BOSTON ( TheStreet) -- Caterpillar (CAT - Get Report) has generated massive sales of construction equipment across the world, acquisitions are boosting earnings and profit margins are at their peak. The company's stock has surged 64% in the past year.
And yet Oliver Pursche, manager of the
GMG Defensive Beta Fund
, which counts Caterpillar as one of its largest holdings, isn't increasing his position in the industrial giant, which will release first-quarter earnings results Friday. At least, not yet.
For a stock that has jumped 20% already this year, his view shouldn't be all that surprising to Caterpillar bulls.
"The stock has done phenomenally well over the last couple of years," Pursche said Wednesday from his office in Suffern, N.Y. "But we would rate this stock as a 'hold' based on valuation. We are still bullish on it. But as a result of that strong price appreciation, we would look for very strong, bullish forward-looking statements from Caterpillar in order for us to determine that we want to add to the position."
is expected to report first-quarter earnings of $1.31 a share on revenue of about $11.7 billion before the opening bell Friday. That compares to 36 cents a share and sales of $8.3 billion a year earlier.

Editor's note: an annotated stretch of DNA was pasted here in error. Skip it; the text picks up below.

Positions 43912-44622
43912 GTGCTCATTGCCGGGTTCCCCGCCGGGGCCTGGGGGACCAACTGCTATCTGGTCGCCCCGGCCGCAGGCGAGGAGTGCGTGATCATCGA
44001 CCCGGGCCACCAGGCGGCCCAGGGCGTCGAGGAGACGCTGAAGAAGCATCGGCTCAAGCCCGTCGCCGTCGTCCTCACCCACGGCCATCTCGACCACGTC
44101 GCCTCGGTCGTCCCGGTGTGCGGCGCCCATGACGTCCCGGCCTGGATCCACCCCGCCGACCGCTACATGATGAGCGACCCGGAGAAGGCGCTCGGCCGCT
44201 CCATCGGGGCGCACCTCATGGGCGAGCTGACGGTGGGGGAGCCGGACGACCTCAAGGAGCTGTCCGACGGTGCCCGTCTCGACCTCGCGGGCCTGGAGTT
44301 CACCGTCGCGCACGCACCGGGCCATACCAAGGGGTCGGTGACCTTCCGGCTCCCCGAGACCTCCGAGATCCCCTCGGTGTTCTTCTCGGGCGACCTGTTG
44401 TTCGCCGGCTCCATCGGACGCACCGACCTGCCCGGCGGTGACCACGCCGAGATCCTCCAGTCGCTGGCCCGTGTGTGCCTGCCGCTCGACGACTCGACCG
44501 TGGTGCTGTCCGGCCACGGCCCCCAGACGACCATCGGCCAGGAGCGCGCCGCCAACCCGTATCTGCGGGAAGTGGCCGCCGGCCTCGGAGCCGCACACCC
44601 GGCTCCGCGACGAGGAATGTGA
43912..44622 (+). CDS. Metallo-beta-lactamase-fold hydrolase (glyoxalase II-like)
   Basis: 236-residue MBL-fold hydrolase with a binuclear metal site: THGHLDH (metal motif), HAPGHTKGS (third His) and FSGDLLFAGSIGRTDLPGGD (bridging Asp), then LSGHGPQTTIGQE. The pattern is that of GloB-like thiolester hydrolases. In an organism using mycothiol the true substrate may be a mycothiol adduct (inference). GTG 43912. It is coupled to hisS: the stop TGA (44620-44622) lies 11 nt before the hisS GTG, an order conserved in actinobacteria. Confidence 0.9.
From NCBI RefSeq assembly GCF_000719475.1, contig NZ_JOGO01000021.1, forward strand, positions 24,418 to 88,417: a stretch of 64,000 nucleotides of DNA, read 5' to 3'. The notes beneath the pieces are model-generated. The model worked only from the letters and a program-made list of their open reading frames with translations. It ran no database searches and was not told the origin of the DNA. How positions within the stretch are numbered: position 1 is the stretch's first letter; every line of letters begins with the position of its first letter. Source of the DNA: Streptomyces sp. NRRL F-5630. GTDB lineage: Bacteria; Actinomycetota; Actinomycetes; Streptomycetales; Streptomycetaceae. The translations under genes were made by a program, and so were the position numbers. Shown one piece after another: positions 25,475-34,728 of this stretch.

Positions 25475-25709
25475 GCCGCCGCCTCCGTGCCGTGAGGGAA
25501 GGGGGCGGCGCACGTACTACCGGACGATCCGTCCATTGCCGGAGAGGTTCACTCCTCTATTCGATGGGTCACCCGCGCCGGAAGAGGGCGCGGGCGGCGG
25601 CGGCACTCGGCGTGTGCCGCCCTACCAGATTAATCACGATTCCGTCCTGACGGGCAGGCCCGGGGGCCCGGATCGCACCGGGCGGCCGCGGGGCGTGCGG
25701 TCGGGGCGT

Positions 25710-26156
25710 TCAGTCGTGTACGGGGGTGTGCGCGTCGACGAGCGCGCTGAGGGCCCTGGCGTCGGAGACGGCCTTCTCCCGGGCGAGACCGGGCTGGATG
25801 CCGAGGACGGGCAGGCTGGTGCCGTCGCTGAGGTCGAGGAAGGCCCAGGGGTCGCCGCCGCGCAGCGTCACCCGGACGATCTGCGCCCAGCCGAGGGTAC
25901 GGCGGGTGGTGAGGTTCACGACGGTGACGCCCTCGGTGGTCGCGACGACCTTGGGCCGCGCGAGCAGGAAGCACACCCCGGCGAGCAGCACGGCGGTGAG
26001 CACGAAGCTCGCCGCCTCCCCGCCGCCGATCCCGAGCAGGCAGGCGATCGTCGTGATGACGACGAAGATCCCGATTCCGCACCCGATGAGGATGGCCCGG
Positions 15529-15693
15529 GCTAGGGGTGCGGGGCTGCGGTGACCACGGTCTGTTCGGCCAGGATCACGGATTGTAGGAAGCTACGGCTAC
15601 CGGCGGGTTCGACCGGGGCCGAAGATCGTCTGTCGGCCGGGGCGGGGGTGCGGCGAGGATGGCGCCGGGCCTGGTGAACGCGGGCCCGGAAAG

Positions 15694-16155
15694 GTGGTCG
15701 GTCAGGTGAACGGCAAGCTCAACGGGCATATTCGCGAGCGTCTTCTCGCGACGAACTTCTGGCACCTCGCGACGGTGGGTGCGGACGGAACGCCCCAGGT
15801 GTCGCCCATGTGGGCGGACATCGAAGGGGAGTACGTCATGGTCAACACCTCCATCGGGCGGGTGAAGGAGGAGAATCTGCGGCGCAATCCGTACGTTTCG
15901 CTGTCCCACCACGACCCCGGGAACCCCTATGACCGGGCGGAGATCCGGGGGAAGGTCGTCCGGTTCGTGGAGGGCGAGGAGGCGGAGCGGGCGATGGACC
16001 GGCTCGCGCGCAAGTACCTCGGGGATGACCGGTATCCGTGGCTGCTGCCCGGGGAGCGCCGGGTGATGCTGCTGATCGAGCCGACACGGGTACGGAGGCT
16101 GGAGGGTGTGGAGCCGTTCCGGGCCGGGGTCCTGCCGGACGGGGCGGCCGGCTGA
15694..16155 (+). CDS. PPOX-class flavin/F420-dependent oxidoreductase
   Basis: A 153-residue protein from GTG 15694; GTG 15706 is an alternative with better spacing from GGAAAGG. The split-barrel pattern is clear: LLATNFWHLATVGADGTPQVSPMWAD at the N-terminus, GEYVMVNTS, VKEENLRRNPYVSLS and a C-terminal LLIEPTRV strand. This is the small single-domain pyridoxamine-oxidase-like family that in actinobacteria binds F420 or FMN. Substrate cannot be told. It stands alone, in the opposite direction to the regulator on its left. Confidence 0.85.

Pursche maintains a focus on large-cap multinationals, which are growing businesses aggressively in emerging markets and demonstrate strong free cash flow. Caterpillar fits these requirements perfectly, making it the second-largest equity position in the GMG Defensive Beta Fund, according to Morningstar. Pursche has about $500 million in assets under management at his firm and about $20 million in the fund.
"We strongly believe in global infrastructure expansion and rebuilding, and Caterpillar is in a terrific space for that," Pursche says. "We think there will be continued wealth growth in emerging market nations, which is going to drive further demand in housing and road infrastructure. Specific to Caterpillar, they've done a very good job at managing their business, cutting some of their operating costs."
Pursche says he doubts anything the company says in its earnings release or subsequent conference call will persuade him to dump shares. Instead, he's looking to CEO Douglas Oberhelman to speak about Caterpillar's move into emerging markets.